In another devastating raid, thieves have netted snakes from a beleaguered Batemans Bay animal park.
Birdland staff said two diamond pythons and one central carpet python were stolen from their night enclosures on Monday.
The snakes, aged 18-months, eight years and 14 years are believed to be worth a total of $2000.
The theft follows that of more than 50 birds in September and a raid in May 2013 which netted six snakes and three birds.
Staff today said Monday's thieves jumped a fence and cut a chain to the snake pen.
Birdland head ranger Karen Best said staff were distressed.
“The trauma that has been caused to the animals is unbelievable too,” Ms Best said. “All the people that come and support the park are shocked."
She said the robbery wasn’t just about money.
“It’s the emotional and traumatic value to both the humans and the animals,” Ms Best said. “You cannot put a price it.”
The snakes are part of the park's interactive displays and children's education sessions.
“As it warms up, we educate the children about venomous snakes,” Ms Best said. “We present them to the kids and explain the different idiosyncrasies.
“They establish a respect for them and know that they are not to go near any poisonous snakes.”
Ms Best made an impassioned plea for the snakes' return. She feared they would not survive without experienced carers.
“They will not surive under uneducated care," she said. "They need a heated, humid environment.
“Letting them get too hot is also an issue and the feeding is just so specific for snakes. It’s not an inanimate object they are stealing. It’s a live animal and it really needs to be cared for."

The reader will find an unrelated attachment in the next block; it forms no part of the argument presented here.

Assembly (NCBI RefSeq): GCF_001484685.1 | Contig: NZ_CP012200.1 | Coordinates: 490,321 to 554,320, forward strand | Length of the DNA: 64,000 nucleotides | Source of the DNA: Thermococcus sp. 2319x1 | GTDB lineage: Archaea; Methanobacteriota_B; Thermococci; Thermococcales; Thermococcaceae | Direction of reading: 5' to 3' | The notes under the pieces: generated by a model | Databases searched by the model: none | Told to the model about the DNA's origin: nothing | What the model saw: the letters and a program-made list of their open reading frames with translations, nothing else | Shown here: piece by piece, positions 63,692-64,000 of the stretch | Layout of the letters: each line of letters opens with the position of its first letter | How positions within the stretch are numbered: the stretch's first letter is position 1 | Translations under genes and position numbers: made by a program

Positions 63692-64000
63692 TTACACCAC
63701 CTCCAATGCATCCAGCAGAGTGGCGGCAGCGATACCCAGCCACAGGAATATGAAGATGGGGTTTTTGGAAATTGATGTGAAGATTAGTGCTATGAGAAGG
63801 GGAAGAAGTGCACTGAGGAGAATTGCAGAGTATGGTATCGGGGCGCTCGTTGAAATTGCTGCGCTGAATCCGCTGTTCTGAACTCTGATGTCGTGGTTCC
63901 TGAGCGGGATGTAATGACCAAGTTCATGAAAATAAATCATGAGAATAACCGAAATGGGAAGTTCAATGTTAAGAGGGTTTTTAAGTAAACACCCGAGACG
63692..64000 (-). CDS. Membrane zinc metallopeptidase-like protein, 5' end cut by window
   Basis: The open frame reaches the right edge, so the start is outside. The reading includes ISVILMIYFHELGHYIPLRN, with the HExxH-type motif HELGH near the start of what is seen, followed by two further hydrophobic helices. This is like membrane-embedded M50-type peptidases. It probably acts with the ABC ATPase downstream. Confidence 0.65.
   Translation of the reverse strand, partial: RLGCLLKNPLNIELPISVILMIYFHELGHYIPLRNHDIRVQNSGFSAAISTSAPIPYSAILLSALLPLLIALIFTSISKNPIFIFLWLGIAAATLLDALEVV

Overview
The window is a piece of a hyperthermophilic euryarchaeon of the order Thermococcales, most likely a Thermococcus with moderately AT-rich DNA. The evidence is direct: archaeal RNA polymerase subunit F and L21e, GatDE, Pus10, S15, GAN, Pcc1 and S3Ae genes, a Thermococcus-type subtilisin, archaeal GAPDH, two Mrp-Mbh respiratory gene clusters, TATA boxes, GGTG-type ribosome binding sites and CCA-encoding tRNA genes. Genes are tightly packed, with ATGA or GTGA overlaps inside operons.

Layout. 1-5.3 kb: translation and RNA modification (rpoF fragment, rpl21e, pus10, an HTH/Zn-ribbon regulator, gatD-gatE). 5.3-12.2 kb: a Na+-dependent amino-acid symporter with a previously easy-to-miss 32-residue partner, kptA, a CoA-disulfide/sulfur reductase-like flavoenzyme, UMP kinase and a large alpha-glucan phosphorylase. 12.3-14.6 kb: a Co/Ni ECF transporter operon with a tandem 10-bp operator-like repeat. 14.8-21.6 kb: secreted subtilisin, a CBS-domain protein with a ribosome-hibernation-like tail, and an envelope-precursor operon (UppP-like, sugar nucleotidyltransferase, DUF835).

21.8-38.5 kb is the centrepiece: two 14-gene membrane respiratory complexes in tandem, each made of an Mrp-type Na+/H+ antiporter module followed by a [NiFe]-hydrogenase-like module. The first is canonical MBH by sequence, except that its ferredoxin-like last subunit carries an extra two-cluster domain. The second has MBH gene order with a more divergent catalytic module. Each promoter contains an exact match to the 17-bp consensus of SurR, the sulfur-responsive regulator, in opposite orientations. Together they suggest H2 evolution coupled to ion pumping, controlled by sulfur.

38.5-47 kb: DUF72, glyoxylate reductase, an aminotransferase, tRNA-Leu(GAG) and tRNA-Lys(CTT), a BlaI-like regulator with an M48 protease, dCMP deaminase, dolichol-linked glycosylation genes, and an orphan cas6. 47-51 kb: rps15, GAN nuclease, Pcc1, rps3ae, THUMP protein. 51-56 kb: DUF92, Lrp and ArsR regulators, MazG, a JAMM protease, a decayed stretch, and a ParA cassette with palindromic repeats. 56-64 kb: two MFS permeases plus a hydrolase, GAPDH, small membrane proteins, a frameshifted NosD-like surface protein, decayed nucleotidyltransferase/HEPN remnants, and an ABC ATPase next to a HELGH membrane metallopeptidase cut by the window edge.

As head keeper, Ms Best said she loved the reaction of children who came into contact with the snakes.
“I love the interaction,” she said. “There are lots of places now that you can’t touch the animals. Birdland is all about the interaction with the kids and the animals and creating awareness and education.
“The joy that these animals bring to so many people is phenomenal. It’s just great to see the expressions on people's faces when they touch the snakes.”
For security reasons, the snakes are not left in their day pens overnight.
“We have them in a secure night pen,” Ms Best said. “The people who have done this have inside knowledge and know the lay of the land. They target what they want and leave.”
The park still has two snakes on display.
Police investigations into both robberies are continuing. Anyone with information should phone Crime Stoppers on 1800 333 000.